Thanksgiving is for giving thanks. Not giving friends.
So I’ve mentioned Second Thanksgiving in the past when I told you about the hematoma on my butt. But I’ve been hearing the term, “friendsgiving,” a lot lately in regards to people throwing these “festive affairs” with cheap wine and instant mashed potatoes. Even the Netflix Stream Team is celebrating a discussion of “friendsgiving.” And people have started calling our 9-year tradition “friendsgiving.”
And I hate that.
I hate it because that’s not what it is. It isn’t some hipster tradition that we just started doing in 2012 because we saw our favorite characters on TV celebrate Thanksgiving together as friends for years, but decided it needed a new name because Thanksgiving wasn’t good enough. The only place you can even find a definition of “friendsgiving” is on Urban Dictionary, which basically describes it as a subpar event where friends gather together the day before or the day after Thanksgiving to enjoy either leftovers or boxed wine and cheap dishes.
Did Jess and Schmidt re-name their Thanksgivings “friendsgiving?” No. (Okay, Schmidt may have decided on “bangsgiving” this year, but he’s dirty and ridiculous and it’s not REALLY a thing.)
Did Rory and Loralei head to “friendsgiving” with their people? No.
Did Ted and Marshall call it “friendsgiving?” Nope. (Fine, they had “slapsgiving.” Which was wicked and funny and not trying to MAKE A THING happen).
Go ahead! Celebrate the big Turkey Day with friends. Enjoy it. Watch a few Thanksgiving episodes of your favorite shows. Watch football.
I’ve heard people hosting and attending these “friendsgiving” dinners as early as the beginning of November. I’m sorry, what? That’s called a dinner party. If you’re going to host a Thanksgiving to celebrate with the family that you chose, instead of the family that you’re born into (or stuck with), do it the week of Thanksgiving. Or ON Thanksgiving. Last year, I attended 5 Thankgiving feasts. Five. And not one of them was called, “friendsgiving.” Because it’s stupid. We had work Thanksgiving, Pre-Thanksgiving, two family Thanksgivings and Second Thanksgiving. At all of these events, there was turkey. Ham. Homemade potatoes. Real vegetable dishes. Pie. Nothing was re-purposed leftovers. We made fresh, delicious food for each other. And celebrated a thankful day.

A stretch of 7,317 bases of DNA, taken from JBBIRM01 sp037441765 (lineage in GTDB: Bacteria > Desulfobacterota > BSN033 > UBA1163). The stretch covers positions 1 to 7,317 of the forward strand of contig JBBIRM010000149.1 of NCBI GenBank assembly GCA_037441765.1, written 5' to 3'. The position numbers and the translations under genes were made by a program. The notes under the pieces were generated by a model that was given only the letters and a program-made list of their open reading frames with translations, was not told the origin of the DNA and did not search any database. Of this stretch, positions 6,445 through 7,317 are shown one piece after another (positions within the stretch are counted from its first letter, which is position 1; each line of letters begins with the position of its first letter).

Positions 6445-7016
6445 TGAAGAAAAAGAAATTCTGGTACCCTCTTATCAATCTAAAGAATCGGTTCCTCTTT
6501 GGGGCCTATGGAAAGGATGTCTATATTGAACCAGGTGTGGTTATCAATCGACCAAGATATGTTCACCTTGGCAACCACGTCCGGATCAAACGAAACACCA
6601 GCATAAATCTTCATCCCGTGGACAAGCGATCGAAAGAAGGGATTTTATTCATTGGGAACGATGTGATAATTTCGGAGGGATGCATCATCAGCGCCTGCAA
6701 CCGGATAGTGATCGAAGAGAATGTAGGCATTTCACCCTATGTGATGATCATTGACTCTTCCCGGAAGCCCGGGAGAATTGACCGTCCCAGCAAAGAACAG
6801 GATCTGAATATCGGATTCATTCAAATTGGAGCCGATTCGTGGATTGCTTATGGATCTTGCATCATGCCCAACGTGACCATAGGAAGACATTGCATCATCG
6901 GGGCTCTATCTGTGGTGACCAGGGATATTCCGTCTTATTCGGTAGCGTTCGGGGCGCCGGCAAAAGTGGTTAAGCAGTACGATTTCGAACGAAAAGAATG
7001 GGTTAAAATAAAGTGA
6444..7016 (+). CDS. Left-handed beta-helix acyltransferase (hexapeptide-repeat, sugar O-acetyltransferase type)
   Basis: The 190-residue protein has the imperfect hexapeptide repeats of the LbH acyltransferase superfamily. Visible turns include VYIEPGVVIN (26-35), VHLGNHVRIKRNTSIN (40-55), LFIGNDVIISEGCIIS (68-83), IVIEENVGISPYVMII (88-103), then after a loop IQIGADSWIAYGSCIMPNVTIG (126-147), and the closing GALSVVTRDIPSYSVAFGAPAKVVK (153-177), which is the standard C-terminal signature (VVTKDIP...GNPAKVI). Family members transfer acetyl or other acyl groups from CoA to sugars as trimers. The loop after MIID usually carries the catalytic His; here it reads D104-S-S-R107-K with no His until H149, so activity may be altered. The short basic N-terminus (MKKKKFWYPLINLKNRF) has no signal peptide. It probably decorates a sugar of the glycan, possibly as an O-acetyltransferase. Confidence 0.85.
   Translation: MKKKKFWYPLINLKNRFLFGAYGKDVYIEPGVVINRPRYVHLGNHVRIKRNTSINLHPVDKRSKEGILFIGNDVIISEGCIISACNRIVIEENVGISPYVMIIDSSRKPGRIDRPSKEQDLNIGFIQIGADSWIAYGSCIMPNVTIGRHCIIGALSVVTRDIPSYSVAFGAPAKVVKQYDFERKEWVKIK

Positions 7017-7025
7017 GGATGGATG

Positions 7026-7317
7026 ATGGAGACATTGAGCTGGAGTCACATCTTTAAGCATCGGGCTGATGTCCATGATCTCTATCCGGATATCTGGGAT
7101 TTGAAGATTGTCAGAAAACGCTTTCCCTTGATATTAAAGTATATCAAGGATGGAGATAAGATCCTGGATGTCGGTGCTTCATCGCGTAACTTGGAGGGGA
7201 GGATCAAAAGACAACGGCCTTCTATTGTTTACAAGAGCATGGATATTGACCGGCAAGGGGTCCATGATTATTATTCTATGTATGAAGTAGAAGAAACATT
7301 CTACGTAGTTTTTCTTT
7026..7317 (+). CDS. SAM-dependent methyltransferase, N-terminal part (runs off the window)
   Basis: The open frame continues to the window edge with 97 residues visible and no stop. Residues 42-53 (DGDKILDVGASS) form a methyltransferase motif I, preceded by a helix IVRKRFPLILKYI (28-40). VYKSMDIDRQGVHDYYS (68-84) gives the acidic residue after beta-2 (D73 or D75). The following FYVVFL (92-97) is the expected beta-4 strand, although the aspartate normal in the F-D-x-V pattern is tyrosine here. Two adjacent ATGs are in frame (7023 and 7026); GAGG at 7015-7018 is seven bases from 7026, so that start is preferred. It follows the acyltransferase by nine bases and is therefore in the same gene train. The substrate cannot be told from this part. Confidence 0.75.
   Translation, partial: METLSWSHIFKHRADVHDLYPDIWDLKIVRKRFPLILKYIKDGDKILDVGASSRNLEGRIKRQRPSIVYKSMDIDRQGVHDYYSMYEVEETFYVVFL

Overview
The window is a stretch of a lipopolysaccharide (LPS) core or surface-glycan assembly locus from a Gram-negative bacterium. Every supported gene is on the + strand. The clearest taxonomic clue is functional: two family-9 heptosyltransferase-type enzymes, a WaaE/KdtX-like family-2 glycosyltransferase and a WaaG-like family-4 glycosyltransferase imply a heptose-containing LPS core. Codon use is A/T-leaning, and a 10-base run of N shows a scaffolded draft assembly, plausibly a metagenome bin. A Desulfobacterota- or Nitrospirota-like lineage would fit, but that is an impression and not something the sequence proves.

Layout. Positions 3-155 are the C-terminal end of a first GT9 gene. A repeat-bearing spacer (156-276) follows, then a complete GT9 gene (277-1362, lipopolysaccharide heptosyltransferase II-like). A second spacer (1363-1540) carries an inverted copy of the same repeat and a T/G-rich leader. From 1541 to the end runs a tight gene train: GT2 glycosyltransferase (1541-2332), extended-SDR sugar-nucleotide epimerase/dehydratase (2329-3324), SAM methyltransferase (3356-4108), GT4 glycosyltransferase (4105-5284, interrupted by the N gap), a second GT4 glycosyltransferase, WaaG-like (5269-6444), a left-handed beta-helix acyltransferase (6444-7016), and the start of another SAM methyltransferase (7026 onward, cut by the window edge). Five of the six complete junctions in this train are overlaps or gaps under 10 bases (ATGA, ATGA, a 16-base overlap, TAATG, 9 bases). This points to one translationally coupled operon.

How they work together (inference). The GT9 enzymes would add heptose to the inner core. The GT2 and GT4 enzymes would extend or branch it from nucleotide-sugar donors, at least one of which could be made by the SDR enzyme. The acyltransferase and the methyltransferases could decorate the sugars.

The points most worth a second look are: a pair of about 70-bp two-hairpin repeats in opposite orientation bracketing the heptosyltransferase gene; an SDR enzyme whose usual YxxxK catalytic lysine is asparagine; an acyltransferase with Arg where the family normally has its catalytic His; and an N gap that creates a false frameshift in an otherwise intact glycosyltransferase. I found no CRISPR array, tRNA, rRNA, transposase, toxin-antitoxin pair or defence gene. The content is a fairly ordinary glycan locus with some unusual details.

Second Thanksgiving may be a way to enjoy a turkey dinner with the family that you choose, but it’s not a cheap substitute for the real deal. It’s an equal. It’s powerful. No one’s fighting over what time to bring the turkey out. Dirty Uncle Jack isn’t flirting with your girlfriend. Crazy Cousin Maria isn’t drunk and picking fights. Grandma isn’t yelling at the little ones to sit down. It’s just friends. Drinking good wine, expensive beer, liquor-filled jello shots, and eating the best food that each attendee can prepare. We typically host it on the Sunday after Thanksgiving, so we can even watch football as per Thanksgiving tradition.
My college friends and I started Second Thanksgiving after a discussion of our crazy (albeit lovable) families on the holidays. Nine years ago at my best friend’s apartment (the same best friend who’s car I stole a few years ago), back when I used to throw parties at other people’s homes. The first year was a potluck of epic proportions, but the second year became a full turkey dinner because I wasn’t going to have a real Thanksgiving with my family (one day, I’ll tell you about that). And I wanted a real Thanksgiving.
For nine years, I’ve hoped to one day host out of my kitchen. This year is the first year that I can host Second Thanksgiving in my own home. All my Clark Griswold dreams are coming true.
So tell me, Blog Friends, do you have a Thanksgiving with your friends? Do you call it “friendsgiving?” If you don’t, what do you call it? Would you have a Thanksgiving with friends?
This post is brought to you by the fine people at Netflix. As a member of the Netflix Stream Team, I was given a free year of Netflix along with some other sweet perks. Prior to joining the Stream Team, I had a Netflix subscription of my own accord. Because Netflix is awesome. And no one paid me to say that.Hey! Did you know you can buy my book on Amazon? 37 women wrote about the struggle for perfection, and I'm one of 'em. Go check it out!